Singapore, Singapore, May 19, 2022 / TRAVELINDEX / The International Air Transport Association (IATA) has urged Asia-Pacific states to further ease border measures to accelerate the region’s recovery from COVID-19.
“Asia-Pacific is playing catch-up on restarting travel after COVID-19, but there is growing momentum with governments lifting many travel restrictions. The demand for people to travel is clear. As soon as measures are relaxed there is an immediate positive reaction from travelers. So it is critical that all stakeholders, including governments are well-prepared for the restart. We cannot delay. Jobs are at stake and people want to travel,” said Willie Walsh, IATA’s Director General, in his keynote address at the Changi Aviation Summit.
The Asia-Pacific region’s international passenger demand for March reached 17% of pre-COVID levels, after having hovered at below 10% for most of the last two years. “This is far below the global trend where markets have recovered to 60% of pre-crisis levels. The lag is because of government restrictions. The sooner they are lifted, the sooner we will see a recovery in the region’s travel and tourism sector, and all the economic benefits that will bring,” said Walsh.
Walsh urged Asia-Pacific governments to continue easing measures and bring normalcy to air travel by:
– Removing all restrictions for vaccinated travelers.
– Removing quarantine and COVID-19 testing for unvaccinated travelers where there are high levels of population immunity, which is the case in most parts of Asia.
– Lift the mask mandate for air travel when it is no longer required in other indoor environments and public transport.
“Supporting and more importantly accelerating the recovery will need a whole of industry and government approach. Airlines are bringing back the flights. Airports need to be able to handle the demand. And governments need to be able to process security clearances and other documentation for key personnel efficiently,” said Walsh.
China and Japan
Walsh noted that there are two big gaps in the Asia-Pacific recovery story: China and Japan.
“So long as the Chinese government continues to maintain their zero-COVID approach, it is hard to see the country’s borders reopening. This will hold back the region’s full recovery.
While Japan has taken steps to allow travel, there is no clear plan for the reopening of Japan for all inbound visitors or tourists. More needs to be done to further ease travel restrictions, starting with lifting quarantine for all vaccinated travelers, and removing both the on-arrival airport testing and daily arrival cap. I urge the government of Japan to take bolder steps towards recovery and opening of the country’s borders,” said Walsh.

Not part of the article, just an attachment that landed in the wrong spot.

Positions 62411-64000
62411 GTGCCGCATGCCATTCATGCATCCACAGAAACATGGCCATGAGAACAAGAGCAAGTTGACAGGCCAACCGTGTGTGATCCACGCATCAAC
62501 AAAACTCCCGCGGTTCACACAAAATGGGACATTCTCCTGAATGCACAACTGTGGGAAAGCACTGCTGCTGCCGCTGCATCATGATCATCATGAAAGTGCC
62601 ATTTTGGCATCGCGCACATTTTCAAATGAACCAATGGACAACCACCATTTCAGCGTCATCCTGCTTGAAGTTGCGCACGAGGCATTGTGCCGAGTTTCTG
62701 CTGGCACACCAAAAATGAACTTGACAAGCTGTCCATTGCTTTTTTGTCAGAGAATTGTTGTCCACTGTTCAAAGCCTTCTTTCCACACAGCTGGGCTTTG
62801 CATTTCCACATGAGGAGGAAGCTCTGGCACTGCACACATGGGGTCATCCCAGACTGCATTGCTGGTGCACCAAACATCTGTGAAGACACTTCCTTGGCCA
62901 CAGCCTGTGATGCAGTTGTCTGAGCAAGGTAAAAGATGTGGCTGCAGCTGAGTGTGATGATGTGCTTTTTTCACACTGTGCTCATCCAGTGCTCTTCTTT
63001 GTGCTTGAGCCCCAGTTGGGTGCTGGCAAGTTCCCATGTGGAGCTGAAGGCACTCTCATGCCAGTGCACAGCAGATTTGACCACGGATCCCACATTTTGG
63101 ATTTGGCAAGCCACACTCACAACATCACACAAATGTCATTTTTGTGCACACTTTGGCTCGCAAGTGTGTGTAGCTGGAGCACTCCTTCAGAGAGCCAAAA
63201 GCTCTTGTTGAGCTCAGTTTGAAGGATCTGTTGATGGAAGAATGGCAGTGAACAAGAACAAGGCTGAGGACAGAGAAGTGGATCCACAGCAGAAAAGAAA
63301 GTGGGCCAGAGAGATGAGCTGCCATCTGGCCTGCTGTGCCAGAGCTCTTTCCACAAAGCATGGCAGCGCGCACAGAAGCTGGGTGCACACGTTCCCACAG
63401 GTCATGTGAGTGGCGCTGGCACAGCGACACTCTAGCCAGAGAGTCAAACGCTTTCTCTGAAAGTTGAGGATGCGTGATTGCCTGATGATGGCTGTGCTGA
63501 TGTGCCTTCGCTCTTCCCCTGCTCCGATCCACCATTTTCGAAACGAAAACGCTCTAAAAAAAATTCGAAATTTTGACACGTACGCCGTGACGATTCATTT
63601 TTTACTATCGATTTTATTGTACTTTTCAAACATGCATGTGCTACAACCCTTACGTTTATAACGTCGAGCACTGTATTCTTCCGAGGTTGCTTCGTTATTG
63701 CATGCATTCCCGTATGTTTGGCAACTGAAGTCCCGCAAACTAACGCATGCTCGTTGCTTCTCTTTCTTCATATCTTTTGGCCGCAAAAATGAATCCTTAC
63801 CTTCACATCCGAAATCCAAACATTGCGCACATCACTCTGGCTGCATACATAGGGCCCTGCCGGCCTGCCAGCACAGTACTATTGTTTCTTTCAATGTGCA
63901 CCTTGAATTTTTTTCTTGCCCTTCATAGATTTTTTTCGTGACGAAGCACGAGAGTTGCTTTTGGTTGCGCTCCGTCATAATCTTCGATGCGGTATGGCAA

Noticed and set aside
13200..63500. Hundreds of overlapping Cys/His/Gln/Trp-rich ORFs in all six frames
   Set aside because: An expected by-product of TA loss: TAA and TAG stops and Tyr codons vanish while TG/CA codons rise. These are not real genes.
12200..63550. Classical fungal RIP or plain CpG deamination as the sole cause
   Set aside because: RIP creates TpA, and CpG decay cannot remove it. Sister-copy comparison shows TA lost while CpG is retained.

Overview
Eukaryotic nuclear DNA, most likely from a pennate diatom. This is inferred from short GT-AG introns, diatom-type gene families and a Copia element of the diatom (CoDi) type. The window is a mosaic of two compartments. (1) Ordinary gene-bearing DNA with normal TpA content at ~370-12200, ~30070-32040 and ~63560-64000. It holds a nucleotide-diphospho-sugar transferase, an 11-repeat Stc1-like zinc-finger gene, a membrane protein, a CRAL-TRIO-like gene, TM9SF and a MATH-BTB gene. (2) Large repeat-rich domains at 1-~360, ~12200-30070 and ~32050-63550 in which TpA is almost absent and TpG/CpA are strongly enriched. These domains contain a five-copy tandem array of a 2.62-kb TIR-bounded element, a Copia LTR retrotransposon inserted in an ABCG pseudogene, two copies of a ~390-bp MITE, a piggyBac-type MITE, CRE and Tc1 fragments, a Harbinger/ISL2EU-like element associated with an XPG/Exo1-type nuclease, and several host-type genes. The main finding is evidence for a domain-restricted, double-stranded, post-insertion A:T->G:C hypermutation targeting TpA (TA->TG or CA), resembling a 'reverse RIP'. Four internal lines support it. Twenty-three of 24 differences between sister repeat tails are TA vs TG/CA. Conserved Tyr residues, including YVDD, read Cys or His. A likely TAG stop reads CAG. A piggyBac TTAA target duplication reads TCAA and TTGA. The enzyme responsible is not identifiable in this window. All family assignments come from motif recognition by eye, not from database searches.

Walsh also called on Asia-Pacific governments to support the industry’s sustainability efforts.
“Airlines have committed to achieve net-zero carbon emissions by 2050. A key to our success will be governments sharing the same vision. There are high expectations for governments to agree a long-term goal at the ICAO Assembly later this year. Achieving net zero requires everyone to shoulder their responsibility. And among the most important things that governments should do is incentivizing the production of sustainable aviation fuels (SAF). Airlines have bought every drop of SAF that is available. Projects are underway that will see a rapid increase in SAF production over the next years. We see SAF contributing to 65% of the mitigation needed to achieve net zero in 2050. That will require governments to be much more proactive,” said Walsh.
Walsh acknowledged that there have been positive developments in Asia-Pacific. Japan has committed considerable funds for green aviation initiatives. New Zealand and Singapore have agreed to cooperate on green flights. “Singapore’s cross industry International Advisory Panel on a sustainable aviation air hub is a positive example for other states to adopt,” said Walsh. He also called on ASEAN and its partners to do more, particularly looking for opportunities in the region to expand SAF production.
First published at TravelCommunication.net